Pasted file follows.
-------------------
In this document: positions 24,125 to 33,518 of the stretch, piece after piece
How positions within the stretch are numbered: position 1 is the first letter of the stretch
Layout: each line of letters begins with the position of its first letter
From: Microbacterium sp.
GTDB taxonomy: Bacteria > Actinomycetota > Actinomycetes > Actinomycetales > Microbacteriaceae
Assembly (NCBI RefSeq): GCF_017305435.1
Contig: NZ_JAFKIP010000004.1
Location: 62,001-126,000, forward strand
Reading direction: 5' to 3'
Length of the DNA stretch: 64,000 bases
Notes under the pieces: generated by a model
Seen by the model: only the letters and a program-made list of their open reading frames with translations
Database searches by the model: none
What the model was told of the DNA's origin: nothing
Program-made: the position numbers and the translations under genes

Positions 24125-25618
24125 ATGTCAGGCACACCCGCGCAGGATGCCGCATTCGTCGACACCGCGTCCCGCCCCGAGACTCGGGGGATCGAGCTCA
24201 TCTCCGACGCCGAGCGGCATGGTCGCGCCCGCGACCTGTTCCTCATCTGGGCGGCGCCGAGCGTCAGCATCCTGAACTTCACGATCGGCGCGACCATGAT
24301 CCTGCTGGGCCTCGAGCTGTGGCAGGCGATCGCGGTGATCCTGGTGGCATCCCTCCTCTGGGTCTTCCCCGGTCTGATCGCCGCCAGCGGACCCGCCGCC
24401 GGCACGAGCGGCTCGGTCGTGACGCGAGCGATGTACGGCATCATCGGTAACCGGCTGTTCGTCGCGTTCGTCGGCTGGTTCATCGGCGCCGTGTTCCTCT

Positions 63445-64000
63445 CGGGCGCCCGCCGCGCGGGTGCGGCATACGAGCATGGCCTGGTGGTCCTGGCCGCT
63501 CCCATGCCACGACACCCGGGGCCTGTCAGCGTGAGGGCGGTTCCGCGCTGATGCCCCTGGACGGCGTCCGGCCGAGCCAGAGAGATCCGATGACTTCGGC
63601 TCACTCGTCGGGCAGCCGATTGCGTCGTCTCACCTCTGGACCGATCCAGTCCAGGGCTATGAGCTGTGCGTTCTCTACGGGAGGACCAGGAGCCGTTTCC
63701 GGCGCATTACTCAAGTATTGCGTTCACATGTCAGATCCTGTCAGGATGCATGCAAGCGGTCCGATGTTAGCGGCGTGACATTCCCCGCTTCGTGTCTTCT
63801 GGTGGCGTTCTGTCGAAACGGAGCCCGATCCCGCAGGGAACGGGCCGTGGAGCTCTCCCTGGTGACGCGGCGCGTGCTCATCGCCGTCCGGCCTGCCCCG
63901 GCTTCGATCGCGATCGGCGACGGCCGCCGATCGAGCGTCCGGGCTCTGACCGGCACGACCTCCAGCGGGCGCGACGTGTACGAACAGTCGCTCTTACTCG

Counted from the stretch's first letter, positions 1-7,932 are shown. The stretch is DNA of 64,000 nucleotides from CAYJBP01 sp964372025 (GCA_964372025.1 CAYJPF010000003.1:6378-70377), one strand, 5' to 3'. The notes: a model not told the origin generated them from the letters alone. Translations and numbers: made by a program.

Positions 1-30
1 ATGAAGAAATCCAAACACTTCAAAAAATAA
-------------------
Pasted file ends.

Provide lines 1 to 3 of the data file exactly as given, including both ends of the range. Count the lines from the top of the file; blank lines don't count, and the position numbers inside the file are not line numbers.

In this document: positions 24,125 to 33,518 of the stretch, piece after piece
How positions within the stretch are numbered: position 1 is the first letter of the stretch
Layout: each line of letters begins with the position of its first letter